In Pariah, debut writer-director Dee Rees tells a coming-of-age story rooted in the family and social customs of black Americans, but its lead character, Alike (charmingly portrayed by Adepero Oduye) lives a universal story. Alike is a teenager lesbian who has difficulty making her sexual awakening compatible with her strict family life. She alternates two worlds: the teen dyke subculture and the boundaries of her home life with a policeman father and socially-obsessed mother.
Alike’s on the verge of romantic access, the state of expectancy too often overlooked in an era that programs kids to become immediately sexually active. (Blame Madison Avenue and its flip side, Hollywood/ MTV.) Choosing realism as a storytelling mode, Rees introduces an exotic subculture of tough, physically thick girls alongside the conventional high school girls and daddy’s pets.
Ethnically, there hasn’t been a film like this since How She Move, departing form the conventions of Bring It On and Easy A that are essentially recent derivations of John Hughes movies that queers and teens of color relate to, even without seeing their personal reflection. The way Alike interacts with different sets of peers (her younger sister, her best friend and a new duplicitous flirt) reveals news sides of American teen life.
Part of what made Precious so scandalous was its distortion of non-white teen life as bizarre, contradicting the progress that mainstream media likes to claim for the Obama era by indulging the worst racist-Liberal stereotypes about African Americans. It may have so seriously damaged the general perception of African American femininity that the makers of Pariah felt compelled to respond—or conform to mainstream interest. The gamble has not worked. Pariah has been ignored in the year-end awards chase—with The Help providing the mainstream’s preferred slander of black women.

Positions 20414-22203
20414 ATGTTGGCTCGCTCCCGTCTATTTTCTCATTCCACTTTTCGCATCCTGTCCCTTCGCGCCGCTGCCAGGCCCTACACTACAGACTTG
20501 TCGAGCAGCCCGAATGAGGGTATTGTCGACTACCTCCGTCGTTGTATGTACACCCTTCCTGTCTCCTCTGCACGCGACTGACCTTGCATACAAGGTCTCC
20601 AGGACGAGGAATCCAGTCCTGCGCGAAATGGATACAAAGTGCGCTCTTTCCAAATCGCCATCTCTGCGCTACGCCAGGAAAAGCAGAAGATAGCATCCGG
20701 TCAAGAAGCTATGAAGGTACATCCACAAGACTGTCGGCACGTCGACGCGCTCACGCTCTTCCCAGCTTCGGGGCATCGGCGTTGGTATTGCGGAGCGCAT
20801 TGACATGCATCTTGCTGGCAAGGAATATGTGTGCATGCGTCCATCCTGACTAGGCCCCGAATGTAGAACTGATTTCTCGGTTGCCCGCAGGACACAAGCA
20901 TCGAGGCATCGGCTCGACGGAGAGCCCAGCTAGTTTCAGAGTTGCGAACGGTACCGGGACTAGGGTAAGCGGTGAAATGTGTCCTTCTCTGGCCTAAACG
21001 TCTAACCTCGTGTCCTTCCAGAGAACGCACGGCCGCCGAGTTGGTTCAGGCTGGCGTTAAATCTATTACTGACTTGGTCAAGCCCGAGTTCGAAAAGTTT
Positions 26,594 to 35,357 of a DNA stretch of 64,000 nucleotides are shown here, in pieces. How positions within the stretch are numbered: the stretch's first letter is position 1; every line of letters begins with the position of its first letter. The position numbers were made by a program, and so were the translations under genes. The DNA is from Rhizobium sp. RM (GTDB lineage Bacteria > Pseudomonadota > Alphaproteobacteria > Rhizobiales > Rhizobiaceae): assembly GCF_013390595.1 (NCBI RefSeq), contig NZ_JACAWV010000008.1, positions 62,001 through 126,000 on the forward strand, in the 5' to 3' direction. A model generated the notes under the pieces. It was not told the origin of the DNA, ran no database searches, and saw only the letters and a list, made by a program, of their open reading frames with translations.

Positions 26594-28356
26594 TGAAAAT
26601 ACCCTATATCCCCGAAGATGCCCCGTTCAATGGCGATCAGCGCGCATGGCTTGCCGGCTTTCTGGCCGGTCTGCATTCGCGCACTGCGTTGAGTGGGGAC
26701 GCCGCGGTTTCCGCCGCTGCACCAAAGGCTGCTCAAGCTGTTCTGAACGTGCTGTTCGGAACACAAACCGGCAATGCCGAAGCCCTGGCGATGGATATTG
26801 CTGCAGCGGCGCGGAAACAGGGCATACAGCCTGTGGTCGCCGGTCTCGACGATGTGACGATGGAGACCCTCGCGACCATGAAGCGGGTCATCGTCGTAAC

The unsettling title Pariah exaggerates Alike’s fear of being an outcast–as if begging for toleration rather than asserting her humanity. The good news is that Rees tells an individual momentous story in a modest way and she directs her performers so that their full humanity is displayed: Charles Parnell as the stern, loving father, Aasha Davis as the flirt (“I’m not gay gay”) and Kim Wayans as Alike’s panicky mother, herself the product of a different, inflexible feminine traditions.
Finding no villains and no outcasts, Rees (and surely executive producer Spike Lee—a more socially conscious producer than Lee Daniels) has made a movie that includes a full range of family and social complexity. Rees’ view of adolescent controversy deliberately avoids controversy–and that’s its strength. It recalls another taboo-adjusting, gay-themed, P-word movie, Carl Franklin’s little-seen Punk. It’s worth checking out, too.
Follow Armond White on Twitter at 3xChair